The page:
Decades ago, a smart woman named Dr. Elisabeth Kübler-Ross studied what people went through when they were dying and wrote extensively about the stages of grief. But researchers have found that people grieve when they have any loss, not just death. Therefore, the loss of a marriage relationship can easily cause a teen to go through the grief steps. The five stages of grief are denial, anger, bargaining, depression, and acceptance:

• Denial/shock: trying to believe that the loss never happened

• Anger: Frustrated outpouring of bottled-up emotion in response to the actual loss

• Bargaining: Seeking in vain for a way out. Usually teens are making deals with God: “If You bring my parents back together, I promise I’ll stop complaining and whining!” or “I’ll stop cheating and always do my homework myself!”

• Depression: aka “crash and burn”

• Acceptance: Finally giving in, realizing that there’s nothing you can do to stop the loss, and finally beginning the process of healing.

A common problem with this cycle is that people get stuck in one phase. A person may become stuck in denial, never moving on from the position of not accepting the inevitable. When this happens, they keep on acting as though it never actually happened.

Getting stuck in denial is common in certain cultures or dysfunctional families where expressing anger is not acceptable. The person may feel that anger but may then repress it—push it down and bottle it up inside. When that happens, teens can suffer from psychosomatic problems, such as dizziness, passing out, nausea, headache, stomachache, diarrhea, and hot/cold flashes, just to name a few. These are real problems your body has that have no underlying physical cause. For example, a teen may have a migraine headache but have absolutely no physical problems with his head; another teen might have a rapid heartbeat but have no physical problem with her heart.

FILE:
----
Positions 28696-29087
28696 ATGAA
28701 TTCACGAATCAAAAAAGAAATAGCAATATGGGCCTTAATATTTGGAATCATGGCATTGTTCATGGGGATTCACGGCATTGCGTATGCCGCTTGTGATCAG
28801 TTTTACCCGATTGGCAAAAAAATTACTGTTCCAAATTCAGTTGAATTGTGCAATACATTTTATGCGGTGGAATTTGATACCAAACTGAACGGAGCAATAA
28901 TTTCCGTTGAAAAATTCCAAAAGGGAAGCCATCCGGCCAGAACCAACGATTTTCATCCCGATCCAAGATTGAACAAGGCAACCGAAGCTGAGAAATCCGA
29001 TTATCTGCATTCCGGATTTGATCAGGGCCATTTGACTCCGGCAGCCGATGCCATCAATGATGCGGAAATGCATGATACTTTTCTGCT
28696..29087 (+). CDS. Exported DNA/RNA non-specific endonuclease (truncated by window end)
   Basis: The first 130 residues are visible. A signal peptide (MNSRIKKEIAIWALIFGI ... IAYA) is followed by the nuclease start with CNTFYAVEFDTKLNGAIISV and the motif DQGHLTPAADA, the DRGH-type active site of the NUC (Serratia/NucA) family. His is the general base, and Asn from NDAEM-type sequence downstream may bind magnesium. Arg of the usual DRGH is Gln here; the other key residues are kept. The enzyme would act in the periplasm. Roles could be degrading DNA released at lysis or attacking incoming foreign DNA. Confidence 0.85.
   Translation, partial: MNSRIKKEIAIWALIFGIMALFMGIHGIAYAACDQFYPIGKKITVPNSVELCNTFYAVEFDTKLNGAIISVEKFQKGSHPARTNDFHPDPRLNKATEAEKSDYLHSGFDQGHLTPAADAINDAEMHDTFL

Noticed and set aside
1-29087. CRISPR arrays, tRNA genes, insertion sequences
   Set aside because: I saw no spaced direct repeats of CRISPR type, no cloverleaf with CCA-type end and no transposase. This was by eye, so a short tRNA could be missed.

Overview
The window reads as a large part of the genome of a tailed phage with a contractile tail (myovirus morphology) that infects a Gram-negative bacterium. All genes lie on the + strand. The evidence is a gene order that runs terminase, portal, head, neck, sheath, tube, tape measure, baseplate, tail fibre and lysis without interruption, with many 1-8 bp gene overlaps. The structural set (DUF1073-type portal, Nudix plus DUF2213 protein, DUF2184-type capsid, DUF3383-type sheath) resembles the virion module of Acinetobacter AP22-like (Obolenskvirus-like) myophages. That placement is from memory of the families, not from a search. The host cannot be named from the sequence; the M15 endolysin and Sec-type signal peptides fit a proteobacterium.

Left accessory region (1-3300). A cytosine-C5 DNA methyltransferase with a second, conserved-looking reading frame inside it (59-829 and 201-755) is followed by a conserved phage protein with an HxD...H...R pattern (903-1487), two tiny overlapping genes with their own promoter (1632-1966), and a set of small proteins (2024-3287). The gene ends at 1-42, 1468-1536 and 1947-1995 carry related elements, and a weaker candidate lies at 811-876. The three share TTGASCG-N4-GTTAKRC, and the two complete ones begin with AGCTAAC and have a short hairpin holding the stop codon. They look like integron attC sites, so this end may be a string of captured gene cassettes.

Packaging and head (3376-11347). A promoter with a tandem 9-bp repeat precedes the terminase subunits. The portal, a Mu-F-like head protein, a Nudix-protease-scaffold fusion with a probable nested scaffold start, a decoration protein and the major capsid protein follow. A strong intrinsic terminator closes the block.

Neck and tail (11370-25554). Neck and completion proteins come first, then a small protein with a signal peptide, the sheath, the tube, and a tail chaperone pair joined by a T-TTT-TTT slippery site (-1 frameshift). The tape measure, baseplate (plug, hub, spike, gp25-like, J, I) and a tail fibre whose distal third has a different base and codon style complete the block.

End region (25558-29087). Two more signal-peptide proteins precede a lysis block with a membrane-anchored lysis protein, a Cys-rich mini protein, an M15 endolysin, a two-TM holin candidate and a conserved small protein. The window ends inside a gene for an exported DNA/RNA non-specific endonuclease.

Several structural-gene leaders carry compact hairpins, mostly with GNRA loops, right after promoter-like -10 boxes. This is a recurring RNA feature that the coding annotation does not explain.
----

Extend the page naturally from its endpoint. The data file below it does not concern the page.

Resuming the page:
A person may also be stuck in permanent anger or repeated bargaining. Anger that is not dealt with in a healthy way (praying about it and talking about it) will negatively affect you—count on it.

Long-term anger turned inward can itself easily become depression. Getting stuck in depression is perhaps a more common problem.

Another trap people can fall into is that when they move on to the next phase, they have not completed an earlier phase, and so they move backwards in cycling loops that repeat previous emotions and actions. Thus, for example, a person who finds that bargaining is not working may go back into anger or denial. Cycling is itself a form of avoidance of the inevitable, and going backwards may seem to be a way of getting back to the time before the perceived bad thing happened.